The choice between Karoui and Saïed, one observer sighed, was tantamount to a choice between the plague and cholera. Pestilential metaphors aside, a ballot pitting a social reactionary without a political program against a chameleonlike wheeler-dealer was not why many Tunisians took to the streets and claimed power eight years ago.
What will a Saïed presidency mean for Tunisia’s fledgling democracy? Though he is a constitutional professor, Saïed is an unknown quantity as a politician. Far from proving to be undemocratic, he might prove radically democratic. He ran on the promise of taking down the centralized state and replacing it with local institutions in order to make politics more participative. Yet urbanized and middle-class Tunisians worry about Saïed’s religious conservatism. And they are right to worry, since he doesn’t have a party apparatus behind him and will need to turn to Ennahda, which holds the largest number of seats in the national assembly, to pass legislation.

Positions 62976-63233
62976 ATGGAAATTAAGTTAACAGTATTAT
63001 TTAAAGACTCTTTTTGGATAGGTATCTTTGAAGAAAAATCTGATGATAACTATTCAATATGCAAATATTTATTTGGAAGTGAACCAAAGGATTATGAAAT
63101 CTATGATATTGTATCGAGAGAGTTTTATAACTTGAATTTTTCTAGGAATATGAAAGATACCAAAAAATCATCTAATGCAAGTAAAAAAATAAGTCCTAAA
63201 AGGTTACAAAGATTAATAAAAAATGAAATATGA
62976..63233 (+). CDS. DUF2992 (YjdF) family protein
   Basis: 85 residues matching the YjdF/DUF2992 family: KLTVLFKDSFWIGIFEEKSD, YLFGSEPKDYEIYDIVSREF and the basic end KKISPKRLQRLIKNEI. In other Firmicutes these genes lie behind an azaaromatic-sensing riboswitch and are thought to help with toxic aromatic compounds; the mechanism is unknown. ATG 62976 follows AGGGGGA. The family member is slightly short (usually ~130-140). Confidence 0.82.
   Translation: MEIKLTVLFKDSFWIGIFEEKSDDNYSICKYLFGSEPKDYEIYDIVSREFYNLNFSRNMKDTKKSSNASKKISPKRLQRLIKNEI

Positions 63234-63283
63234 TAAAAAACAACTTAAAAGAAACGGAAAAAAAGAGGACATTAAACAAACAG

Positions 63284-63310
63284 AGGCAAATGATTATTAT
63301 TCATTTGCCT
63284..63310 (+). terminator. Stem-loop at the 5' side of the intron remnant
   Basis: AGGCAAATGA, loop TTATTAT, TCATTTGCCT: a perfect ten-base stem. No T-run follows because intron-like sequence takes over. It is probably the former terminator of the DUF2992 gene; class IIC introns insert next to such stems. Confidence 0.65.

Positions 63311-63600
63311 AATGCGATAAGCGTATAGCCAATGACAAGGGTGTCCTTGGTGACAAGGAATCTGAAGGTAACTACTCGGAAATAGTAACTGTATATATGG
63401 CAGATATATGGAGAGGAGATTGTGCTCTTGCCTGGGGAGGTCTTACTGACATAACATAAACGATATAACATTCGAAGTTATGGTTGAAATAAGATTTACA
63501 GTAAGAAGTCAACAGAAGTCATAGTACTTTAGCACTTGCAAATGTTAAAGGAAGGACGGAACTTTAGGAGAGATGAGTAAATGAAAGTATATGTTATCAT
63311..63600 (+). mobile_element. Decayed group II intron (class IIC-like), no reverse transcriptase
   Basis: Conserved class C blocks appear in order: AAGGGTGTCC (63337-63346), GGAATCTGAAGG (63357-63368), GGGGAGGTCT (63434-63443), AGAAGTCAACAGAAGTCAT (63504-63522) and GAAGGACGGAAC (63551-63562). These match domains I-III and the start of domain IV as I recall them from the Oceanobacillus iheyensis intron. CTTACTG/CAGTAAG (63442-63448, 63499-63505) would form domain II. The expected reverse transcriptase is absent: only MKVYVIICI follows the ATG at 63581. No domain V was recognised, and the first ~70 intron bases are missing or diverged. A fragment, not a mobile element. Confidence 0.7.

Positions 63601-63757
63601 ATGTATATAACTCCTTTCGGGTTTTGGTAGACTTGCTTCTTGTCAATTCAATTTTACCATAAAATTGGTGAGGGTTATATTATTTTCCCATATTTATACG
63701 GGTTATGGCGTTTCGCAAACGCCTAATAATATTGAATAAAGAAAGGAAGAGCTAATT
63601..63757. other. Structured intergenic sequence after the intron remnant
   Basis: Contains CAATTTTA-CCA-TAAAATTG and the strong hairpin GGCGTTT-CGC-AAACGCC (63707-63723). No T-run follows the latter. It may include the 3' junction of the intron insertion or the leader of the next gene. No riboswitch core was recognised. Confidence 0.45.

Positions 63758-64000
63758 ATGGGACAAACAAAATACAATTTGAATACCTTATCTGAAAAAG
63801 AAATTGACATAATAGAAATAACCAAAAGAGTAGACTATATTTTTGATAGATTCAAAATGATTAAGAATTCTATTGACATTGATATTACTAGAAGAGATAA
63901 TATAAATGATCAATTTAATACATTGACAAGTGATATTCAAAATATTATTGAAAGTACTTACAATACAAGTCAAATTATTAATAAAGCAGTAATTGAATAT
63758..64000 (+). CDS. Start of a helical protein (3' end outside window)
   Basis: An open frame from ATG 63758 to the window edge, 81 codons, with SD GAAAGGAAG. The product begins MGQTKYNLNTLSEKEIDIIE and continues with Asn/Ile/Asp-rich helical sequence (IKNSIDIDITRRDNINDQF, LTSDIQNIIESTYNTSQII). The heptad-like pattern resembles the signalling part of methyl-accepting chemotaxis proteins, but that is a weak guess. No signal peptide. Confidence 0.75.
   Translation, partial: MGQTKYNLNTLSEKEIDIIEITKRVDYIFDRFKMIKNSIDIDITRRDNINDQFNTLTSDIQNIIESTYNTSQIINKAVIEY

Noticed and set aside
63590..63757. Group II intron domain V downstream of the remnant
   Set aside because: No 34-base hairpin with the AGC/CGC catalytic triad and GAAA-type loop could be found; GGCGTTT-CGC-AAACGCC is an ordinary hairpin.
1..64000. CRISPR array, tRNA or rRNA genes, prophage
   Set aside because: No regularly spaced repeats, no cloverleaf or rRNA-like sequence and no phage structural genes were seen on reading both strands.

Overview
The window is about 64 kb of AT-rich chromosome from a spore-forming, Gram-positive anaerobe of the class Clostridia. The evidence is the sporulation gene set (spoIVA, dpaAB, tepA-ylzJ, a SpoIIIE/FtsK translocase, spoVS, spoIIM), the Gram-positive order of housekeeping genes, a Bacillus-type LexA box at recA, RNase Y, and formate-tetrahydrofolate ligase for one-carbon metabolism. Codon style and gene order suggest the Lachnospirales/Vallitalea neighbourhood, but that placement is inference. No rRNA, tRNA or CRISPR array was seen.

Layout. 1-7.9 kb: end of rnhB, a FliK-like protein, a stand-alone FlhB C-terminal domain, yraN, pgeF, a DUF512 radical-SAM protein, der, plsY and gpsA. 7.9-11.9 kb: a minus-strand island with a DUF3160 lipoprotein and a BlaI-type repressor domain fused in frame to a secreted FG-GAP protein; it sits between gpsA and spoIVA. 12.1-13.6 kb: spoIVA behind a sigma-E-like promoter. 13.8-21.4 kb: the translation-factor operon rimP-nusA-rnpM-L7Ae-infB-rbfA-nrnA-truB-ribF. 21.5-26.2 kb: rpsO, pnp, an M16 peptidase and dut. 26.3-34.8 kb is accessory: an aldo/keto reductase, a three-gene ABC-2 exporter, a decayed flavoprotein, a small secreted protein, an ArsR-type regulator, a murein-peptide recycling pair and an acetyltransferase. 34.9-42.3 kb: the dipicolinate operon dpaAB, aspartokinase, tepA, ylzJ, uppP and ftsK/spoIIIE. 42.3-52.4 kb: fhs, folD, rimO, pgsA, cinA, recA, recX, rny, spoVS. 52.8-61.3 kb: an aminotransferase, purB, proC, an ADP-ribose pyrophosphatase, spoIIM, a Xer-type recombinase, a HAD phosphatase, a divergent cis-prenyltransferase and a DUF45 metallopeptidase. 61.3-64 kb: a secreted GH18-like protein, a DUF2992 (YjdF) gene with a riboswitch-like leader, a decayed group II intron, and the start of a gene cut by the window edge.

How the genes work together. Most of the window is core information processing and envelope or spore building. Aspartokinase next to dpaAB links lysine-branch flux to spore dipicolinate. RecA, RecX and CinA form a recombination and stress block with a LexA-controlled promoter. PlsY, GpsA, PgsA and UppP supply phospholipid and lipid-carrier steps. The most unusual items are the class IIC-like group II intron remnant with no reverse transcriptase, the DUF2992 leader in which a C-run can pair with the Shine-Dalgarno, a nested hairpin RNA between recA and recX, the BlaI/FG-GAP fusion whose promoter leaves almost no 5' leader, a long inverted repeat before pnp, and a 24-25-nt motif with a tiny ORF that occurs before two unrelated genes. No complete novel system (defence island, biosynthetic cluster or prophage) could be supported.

In his first public remarks on Sunday night, Saïed congratulated the Tunisian people. After declaring in English that “Today you gave a lesson to the world,” he reverted to Arabic and promised to do his best to “construct a new Tunisia, based on the constitution and rule of law.” By way of peroration, Saïed vowed to “work so that all the laws apply to all Tunisians, including myself.”
Should he succeed, that will not just give new life to the young Tunisian democracy, but also serve as a model for other much older ones.